Maciamo Japan
FAQ : Formal procedures

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Content :
  • Getting married in Japan
  • Getting an alien registration card (gaikokujin tourokushou)
  • Opening a bank account
  • Sending money abroad.

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Getting married in Japan
What are the procedures to get married with a Japanese in Japan ?
It depends on your nationality as every country as a different legilsation regarding marriage. If you want to get married in Japan, think I don't mistake if I say that everybody needs a birth certificate and a paper certifying that we haven't been married before. You'll need them to be sent from your home country and translated at your embassy.
After that, go to the kuyakusho or shiyakusho (town hall) and bring all the papers with your passport (and a few ID pictures just in case). Two witnesses must sign the official paper. If they are Japanese, they'll need their hanko (stamp).
Once you are married, you need to go to the Immigration office (nyuukoku kanrikyoku). In Tokyo it's located in 5-5-30 Konan, Minato-ku (see map). Bring the documents showing that you are married, a few pictures of you two together and with your respective families if possible. Make sure you have copies, as these pictures won't be returned to you. Don't forget your passport and some ID pictures. You will have to fill some applications. Once you have submitted everything, your passport will be stamped with your application number. It normally takes from a few weeks to 3 months to get the spouse visa. During this time, you must stay in Japan until your visa is issued (or declined). You will be informed by mail when your visa is ready.
Once you go back to the immigration office and obtain your visa, you should also ask for a "multiple re-entry visa". It is necessary to travel outside Japan. If you don't have one when you exit Japan (even for a single day), you will lose your visa and will have to reapply, pay and wait again.
For more detailed information (in English and Japanese) about getting married in Japan, visit thewebsite of the British Embassy in Japan.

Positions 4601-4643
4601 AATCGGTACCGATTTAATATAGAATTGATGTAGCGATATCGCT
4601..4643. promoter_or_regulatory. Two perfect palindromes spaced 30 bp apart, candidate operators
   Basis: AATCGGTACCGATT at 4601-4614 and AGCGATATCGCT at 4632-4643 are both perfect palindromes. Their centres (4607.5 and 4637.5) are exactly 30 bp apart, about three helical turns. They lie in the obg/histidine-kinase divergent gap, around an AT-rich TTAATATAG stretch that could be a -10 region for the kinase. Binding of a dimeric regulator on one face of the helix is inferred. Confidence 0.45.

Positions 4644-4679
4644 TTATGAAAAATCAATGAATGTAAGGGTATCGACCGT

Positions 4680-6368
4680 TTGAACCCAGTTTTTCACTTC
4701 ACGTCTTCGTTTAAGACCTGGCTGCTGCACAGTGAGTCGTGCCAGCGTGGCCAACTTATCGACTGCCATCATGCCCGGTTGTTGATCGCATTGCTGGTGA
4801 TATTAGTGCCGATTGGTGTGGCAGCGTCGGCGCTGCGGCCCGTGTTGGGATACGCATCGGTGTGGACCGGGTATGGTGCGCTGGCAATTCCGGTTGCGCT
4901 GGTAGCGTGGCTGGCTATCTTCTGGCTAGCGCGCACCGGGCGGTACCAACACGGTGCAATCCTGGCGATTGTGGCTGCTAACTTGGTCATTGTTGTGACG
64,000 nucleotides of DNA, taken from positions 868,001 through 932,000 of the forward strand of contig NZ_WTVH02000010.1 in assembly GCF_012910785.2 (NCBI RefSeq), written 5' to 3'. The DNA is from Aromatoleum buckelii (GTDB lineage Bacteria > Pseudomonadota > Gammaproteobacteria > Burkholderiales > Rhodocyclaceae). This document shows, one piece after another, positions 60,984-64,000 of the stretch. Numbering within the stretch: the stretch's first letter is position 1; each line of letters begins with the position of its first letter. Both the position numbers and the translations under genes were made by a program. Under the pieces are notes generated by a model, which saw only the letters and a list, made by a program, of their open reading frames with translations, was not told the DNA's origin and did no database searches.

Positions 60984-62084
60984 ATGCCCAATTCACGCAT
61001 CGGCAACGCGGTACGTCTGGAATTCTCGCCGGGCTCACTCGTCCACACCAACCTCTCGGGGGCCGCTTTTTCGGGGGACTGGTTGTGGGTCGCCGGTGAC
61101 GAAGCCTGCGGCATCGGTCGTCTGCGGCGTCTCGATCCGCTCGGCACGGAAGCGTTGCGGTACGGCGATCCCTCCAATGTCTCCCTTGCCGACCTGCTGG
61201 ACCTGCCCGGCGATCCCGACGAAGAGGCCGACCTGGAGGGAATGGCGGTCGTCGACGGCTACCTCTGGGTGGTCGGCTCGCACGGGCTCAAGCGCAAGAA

Getting an alien registration card (gaikokujin tourokushou)
This card is compulsory for any foreigner staying over 3 months in Japan.
The registration is made at your local town hall (kuyakusho or shiyakusho). Take your passport and 2 recent ID pictures (taken within the last 6 months). You will have to pay different stamps, then wait a few weeks until you can go back there and get the card. If you are planning to change and extend your visa, do it before you get your alien registration card, or you will have to return and update the card after that. You should also update your card whenever you change address in Japan.
Opening a bank account in Japan
Opening a bank account should be a fairly straightforward thing if you have a proper visa (1 year or more) and your alien registration card (no need to take your passport in that case). Most big banks have bilingual application forms in Japanese and English. Ask for the right counter and papers, fill the application and submit it when your waiting number is called. It should just take a few minutes. Some banks might ask you for your "hanko" (personal stamp with your name on it). As foreigners are not supposed to have one (you can if you want, but it is not obligatory), you can just sign instead.
Sending money abroad
Overseas remittance is the easiest way to send money from Japan to another country's bank account. Unfortunately, it might not be as easy to find a bank that offer these services in Japan. The British Lloyds TSB branch in Tokyo offer foreign remittance service for a 2000 yen fee only, which is probably the cheapest you'll find. The Bank of Tokyo-Mitsubishi is otherwise probably the most foreigner friendly bank, and they have branches everywhere around Tokyo, which makes it more convenient than Lloyds TSB.
What do I need before going to the bank ?
To send money to a foreign bank account, you need :
- your passport or alien registration card
- the money you want to send in cash
- the IBAN (International Bank Account Number), RIB, name and address of the bank (account) to which you want to send your money.